The American Pictorial Home Book
or Housekeeper's Encyclopedia - online book

A reference manual of household management in Victorian times.

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346                     BREAKFAST, LUNCH AND TEA.
ReLIsh for Breakfast or Lunch.—Take 1-4 pound of good fresh cheese, cut it up into thin slices and put it in a spider, turning over it a large cupful of sweet milk; add a large pinch of dry mus­tard, a dash of pepper, a little salt and a piece of butter as large as a guinea's egg; stir the mixture all the time ; powder or roll 3 soda crackers, sprinkle them in gradually; as soon as they are stirred in turn the contents into a warm dish and serve.
A Nice Breakfast Dish.—Take some stale bread, cut in slices, make a batter of eggs, little sugar, 1-2 cup of milk, a pinch of cin­namon ; dip the bread well in the batter, then fry in a pan with plenty of butter. When well done strew over with fine sugar.
Green Tomatoes Fried.—Wash and slice tomatoes very thin and drop them in the coldest water you have, let remain 1 hour, then salt and pepper them, drop in pancake batter and fry in boil­ing lard of a nice brown. Serve hot.
Roast Beef with Yorkshire Pudding. — Rub salt and pepper over the beef, put it in a dripping-pan, cover the bot­tom with water, with the drippings baste the meat often and turn the meat and baste as before ; 3-4 hour before it is done take out the meat and pour off most of the dripping, and put in the butter and the meat and finish roasting ; add some hot water to the drip­ping and thicken with flour the gravy.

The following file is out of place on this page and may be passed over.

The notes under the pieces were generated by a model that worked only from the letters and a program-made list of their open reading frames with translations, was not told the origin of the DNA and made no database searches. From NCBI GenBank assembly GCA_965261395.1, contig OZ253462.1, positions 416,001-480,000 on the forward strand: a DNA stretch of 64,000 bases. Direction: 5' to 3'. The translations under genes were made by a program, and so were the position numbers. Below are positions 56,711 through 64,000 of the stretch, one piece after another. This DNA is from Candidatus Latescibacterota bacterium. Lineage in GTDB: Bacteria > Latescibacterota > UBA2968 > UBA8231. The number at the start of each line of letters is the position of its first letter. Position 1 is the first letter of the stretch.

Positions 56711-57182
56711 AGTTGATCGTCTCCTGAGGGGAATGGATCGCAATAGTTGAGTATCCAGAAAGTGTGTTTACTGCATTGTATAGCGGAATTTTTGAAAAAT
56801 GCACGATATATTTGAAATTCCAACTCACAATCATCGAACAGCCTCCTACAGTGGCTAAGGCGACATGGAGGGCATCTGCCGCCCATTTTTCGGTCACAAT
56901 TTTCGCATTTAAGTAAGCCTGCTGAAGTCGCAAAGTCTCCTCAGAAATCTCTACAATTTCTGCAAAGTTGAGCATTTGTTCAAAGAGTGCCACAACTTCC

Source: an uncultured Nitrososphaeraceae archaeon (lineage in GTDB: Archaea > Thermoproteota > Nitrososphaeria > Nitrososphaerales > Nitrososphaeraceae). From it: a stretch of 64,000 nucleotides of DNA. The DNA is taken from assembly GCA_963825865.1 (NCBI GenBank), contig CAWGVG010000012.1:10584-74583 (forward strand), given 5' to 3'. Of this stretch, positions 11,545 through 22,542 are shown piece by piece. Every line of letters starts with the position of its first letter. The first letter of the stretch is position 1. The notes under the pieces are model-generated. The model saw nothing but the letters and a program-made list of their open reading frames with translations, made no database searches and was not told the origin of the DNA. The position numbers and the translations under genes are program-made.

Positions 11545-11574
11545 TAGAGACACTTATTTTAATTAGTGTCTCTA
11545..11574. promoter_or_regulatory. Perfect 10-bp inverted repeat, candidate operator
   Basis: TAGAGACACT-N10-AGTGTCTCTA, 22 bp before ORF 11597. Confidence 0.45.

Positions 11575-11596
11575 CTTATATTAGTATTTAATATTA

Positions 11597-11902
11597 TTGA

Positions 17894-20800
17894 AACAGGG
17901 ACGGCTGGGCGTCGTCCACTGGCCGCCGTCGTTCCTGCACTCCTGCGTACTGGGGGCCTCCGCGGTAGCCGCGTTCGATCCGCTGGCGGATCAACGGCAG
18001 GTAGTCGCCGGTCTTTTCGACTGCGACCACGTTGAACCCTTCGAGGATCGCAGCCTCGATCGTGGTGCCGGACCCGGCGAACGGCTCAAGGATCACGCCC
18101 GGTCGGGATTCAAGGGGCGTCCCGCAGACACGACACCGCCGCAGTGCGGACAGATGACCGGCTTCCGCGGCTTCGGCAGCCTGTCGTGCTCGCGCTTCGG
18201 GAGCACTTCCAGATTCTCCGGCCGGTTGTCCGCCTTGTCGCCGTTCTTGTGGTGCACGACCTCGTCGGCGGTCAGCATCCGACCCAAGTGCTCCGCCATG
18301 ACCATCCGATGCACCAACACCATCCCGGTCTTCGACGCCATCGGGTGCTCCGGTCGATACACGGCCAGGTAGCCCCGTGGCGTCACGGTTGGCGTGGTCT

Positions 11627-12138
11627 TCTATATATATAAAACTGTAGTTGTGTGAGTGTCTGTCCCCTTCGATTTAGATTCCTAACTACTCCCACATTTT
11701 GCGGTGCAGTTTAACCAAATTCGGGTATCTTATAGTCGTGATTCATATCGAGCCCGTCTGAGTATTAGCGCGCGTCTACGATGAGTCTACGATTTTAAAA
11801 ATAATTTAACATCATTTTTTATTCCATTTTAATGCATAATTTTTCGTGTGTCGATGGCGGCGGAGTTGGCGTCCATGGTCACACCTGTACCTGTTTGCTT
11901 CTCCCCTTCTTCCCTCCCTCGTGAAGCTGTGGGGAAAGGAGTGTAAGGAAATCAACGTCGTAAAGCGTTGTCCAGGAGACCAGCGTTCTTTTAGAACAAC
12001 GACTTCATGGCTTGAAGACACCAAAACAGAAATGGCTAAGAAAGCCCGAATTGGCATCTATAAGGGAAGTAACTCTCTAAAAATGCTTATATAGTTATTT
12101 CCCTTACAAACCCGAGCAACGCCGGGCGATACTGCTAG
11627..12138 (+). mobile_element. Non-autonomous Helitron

To Boil a Stuffed Turkey.—Take a young turkey weighing 7 or 8 pounds, with bread, butter, salt, pepper and mixed parsley; skewer up the legs and wings as if to roast, flour a cloth and pin around it; boil 4 minutes, then set off the kettle and let it stand close covered 1-2 hour or more. The steam will cook it sufficiently. To be eaten with drawn butter and stewed oysters.
Milk or Cream Gravy for Baked Potatoes.—1 quart of milk, 3 tablespoonfuls of corn starch made into a smooth batter with rich milk or cream. Boil the milk and pour in the batter, stirring all the while. Let it boil 2 or 3 minutes, remove from the fire and stir in immediately a well beaten egg. Very nice ; excellent for lunch or breakfast.
Irish Stew.—Put into a proper sized stew pan 2 1-4 lbs. of neck of mutton or lamb, or any part, cut into small pieces with some of the fat pieces cut small, put in a dessertspoonful of salt, a good pinch each of pepper and sugar, 5 or six medium sized onions, 2 pints of water; boil, and then simmer for 30 minutes, then add 6 medium-sized Irish potatoes, which cut in 2 or 4 pieces, stir well, then boil for a full hour very gently. You can skim off the grease, but the potatoes will absorb that. It is an appetizing dish. Try it.
Fried Sausages wiih Spinach or other Vegetables.—Fry the sausages or meat a nice brown, press the nicely boiled spinach or cab-